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Dependence on third parties

24 February, 2015 - 17:30

Many start-up, survival, and growth strategies lead almost inevitably to the dependence of new firms on third parties. This causes no problem as long as the interests of all people and firms involved are relatively equal and/or compatible. Dependence on third parties functioning as investors, licensors, partners, principal customers in the sales market, or single suppliers does not necessarily lead to growth barriers. However, dependence is a disadvantage if there are diverging interests, or if the partners behave opportunistically. In this case, the growth of the start-up is inhibited and the firm is forced to fight the opportunistic behavior of the partners. For the start-up these defense activities incur transaction costs which arise in the preparation phase of a partnership and in the conclusion of cooperation contracts, and are added to later by transaction costs arising from controlling, and correcting errors.

However, the older the firm becomes, dependence on third parties should be reduced. The dependence on licensors should be compensated for by the firm’s own research and development. The dependence on outside investors, on the other hand, is generally unavoidable, but it can be put to positive use by raising risk capital by profit sharing with investors to create homogeneity of interests.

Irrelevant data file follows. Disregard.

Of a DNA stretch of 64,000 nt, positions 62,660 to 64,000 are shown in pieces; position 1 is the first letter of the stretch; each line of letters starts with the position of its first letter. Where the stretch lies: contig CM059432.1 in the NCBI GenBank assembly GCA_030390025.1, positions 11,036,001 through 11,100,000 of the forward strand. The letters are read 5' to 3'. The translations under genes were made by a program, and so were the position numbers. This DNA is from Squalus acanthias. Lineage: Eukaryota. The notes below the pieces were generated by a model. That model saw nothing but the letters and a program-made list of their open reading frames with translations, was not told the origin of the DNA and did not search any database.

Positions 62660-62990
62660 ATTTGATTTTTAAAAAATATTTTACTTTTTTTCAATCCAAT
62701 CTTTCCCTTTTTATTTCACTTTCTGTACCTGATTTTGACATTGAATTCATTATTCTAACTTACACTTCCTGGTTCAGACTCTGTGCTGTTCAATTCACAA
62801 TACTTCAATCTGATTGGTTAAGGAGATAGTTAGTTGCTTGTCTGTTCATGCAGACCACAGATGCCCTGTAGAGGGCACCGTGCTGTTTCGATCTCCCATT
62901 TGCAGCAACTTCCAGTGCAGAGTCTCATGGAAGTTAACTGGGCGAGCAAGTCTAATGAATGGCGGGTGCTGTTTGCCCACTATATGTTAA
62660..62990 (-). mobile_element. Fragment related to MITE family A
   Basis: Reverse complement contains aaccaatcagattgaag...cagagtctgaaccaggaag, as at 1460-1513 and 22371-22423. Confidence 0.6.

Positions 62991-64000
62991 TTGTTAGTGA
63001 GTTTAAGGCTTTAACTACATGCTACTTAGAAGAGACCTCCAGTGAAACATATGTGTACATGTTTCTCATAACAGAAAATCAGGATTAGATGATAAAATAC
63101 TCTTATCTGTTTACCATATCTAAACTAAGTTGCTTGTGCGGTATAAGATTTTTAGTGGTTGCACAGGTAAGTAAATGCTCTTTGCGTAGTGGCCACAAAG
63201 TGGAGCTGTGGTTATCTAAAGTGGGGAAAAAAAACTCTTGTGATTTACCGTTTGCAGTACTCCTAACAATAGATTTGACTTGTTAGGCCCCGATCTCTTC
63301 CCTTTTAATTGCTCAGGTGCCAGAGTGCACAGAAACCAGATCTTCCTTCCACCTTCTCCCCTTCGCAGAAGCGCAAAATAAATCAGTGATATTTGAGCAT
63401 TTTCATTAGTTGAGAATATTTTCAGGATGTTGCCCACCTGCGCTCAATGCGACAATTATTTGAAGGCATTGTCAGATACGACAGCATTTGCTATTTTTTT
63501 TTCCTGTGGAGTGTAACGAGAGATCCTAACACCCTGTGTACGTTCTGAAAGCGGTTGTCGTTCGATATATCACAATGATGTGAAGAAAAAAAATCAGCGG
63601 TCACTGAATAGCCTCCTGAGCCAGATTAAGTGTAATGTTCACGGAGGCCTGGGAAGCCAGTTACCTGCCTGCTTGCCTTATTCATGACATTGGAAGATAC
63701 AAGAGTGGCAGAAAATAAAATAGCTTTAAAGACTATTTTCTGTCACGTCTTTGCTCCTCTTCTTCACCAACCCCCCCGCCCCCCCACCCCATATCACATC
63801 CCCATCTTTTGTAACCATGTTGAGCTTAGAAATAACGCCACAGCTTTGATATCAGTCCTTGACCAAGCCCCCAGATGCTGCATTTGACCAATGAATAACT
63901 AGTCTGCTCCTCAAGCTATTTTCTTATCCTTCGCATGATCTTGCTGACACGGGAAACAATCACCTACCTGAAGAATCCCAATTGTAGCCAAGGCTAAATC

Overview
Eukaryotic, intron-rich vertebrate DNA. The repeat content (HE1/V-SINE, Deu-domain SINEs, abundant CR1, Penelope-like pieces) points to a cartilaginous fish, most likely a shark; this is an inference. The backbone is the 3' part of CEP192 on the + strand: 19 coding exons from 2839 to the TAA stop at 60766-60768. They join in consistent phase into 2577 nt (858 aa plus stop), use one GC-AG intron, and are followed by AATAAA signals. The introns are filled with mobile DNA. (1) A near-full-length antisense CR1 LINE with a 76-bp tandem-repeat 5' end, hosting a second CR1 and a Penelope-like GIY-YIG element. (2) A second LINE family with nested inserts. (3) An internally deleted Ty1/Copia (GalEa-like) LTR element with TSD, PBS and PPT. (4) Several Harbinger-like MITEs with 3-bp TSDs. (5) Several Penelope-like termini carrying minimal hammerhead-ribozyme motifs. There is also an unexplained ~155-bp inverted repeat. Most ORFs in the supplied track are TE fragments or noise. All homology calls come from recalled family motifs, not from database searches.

As shown above, dependence on third parties can arise when a firm markets its products. It can, however, also arise in the acquisition of preliminary products, or in financing. It is at its highest in firm networks. Start-ups must therefore ask themselves repeatedly whether these dependencies secure their existence and survival, or whether they are endangering their growth. As long as the firm’s survival is secured by suppliers or customers through strategic dependencies, for instance within a network of cooperating firms, the start-up can profit. If such dependencies however, endanger the success and growth of the firm, the start-up must try to extricate itself by building up its own sales or supply channels. Homogeneity of interests must also be taken into account when building an external network in order to minimize transaction costs which stunt growth.